“The lending library started in the fall of 2016,” Munoz San Pablo said. “Now, our library has grown to about 300 books. Students can ask for the books that they need for the quarter and we try to either get books donated or we purchase books with the money that we do get from different sources. They can keep the books for the whole quarter instead of having to fight with the library for a book.”

Munoz San Pablo also discussed how Ramirez Sigala has helped the DREAM committee.

“She is very engaged and she works well with the current chair,” Munoz San Pablo said. “They work well together in the sense that Yajaira, in my opinion, is the person who handles most of it. We have meetings, the chair says stuff, but the person who puts it into action is Yajaira. The person we can rely on is basically Yajaira, because she has the most power in the sense that her ties with ASUCD is what brings the money into committee.”

Also passionate about environmental issues, Ramirez Sigala explained how she has tried to expand her influence on such issues.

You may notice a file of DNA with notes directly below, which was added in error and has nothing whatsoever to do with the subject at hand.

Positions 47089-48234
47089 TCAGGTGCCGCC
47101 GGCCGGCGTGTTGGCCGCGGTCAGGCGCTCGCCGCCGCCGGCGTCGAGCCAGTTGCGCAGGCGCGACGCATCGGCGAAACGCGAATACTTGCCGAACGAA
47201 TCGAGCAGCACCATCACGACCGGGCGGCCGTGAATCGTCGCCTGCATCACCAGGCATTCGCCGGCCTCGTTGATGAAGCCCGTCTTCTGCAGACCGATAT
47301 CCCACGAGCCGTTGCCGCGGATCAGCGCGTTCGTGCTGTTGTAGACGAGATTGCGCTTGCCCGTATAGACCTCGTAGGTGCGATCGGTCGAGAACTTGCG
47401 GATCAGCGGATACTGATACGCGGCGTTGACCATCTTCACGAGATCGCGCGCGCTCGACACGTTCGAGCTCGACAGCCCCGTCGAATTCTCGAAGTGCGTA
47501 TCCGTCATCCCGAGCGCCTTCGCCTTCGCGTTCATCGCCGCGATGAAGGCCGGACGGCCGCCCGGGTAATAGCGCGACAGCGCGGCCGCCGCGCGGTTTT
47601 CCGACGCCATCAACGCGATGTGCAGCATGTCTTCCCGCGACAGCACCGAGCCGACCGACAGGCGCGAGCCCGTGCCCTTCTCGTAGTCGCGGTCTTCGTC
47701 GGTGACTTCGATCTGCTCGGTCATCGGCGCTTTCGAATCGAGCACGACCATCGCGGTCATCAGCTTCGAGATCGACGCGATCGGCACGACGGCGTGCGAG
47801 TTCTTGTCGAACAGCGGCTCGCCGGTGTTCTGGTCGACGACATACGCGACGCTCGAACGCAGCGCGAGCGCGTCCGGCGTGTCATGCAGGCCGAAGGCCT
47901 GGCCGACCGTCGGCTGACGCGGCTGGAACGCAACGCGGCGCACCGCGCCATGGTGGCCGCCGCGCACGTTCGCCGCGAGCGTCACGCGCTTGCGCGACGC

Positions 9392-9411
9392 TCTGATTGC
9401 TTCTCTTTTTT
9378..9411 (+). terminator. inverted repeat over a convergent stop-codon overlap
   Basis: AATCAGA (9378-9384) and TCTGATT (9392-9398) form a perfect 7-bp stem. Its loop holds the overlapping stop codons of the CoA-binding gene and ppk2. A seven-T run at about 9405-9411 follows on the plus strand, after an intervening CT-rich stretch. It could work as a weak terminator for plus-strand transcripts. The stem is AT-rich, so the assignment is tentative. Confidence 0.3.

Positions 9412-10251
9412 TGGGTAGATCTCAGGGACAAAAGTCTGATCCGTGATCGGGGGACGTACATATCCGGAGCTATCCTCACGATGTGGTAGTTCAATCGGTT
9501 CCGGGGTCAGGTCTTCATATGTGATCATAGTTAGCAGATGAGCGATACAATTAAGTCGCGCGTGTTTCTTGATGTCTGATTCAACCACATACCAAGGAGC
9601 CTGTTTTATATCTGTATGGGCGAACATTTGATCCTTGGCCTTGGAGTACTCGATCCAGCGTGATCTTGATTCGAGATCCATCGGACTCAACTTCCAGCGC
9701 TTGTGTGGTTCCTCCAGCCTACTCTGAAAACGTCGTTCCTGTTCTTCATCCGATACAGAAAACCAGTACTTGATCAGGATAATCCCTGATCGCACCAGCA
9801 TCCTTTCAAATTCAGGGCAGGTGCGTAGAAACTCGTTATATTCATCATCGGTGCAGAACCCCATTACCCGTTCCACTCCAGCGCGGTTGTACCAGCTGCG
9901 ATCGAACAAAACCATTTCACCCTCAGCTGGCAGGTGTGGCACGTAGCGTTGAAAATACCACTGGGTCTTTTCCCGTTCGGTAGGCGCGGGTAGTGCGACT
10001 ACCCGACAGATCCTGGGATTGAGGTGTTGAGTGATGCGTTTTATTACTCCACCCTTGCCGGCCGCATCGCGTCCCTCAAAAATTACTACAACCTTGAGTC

“Undocumented issues and environmental justice intersect a lot,” Ramirez Sigala said. “We’ve been able to expand the conversation not just on environmentalism but more on environmental justice. We’re being more critical about the conversations that are happening like how accessible it is for a community to plant a tree when they’re working from 4 a.m. to 6 p.m. Now that it is in our scope and we’re acknowledging and having these conversations, hopefully folks can participate and create more physical projects. The [Campus Center for the Environment] has been super supportive of other environmental pieces, like a resolution [Environmental Justice for Underrepresented Communities] wrote asking ASUCD to support efforts of implementing environmental justice in the curriculum of the College of Agriculture.”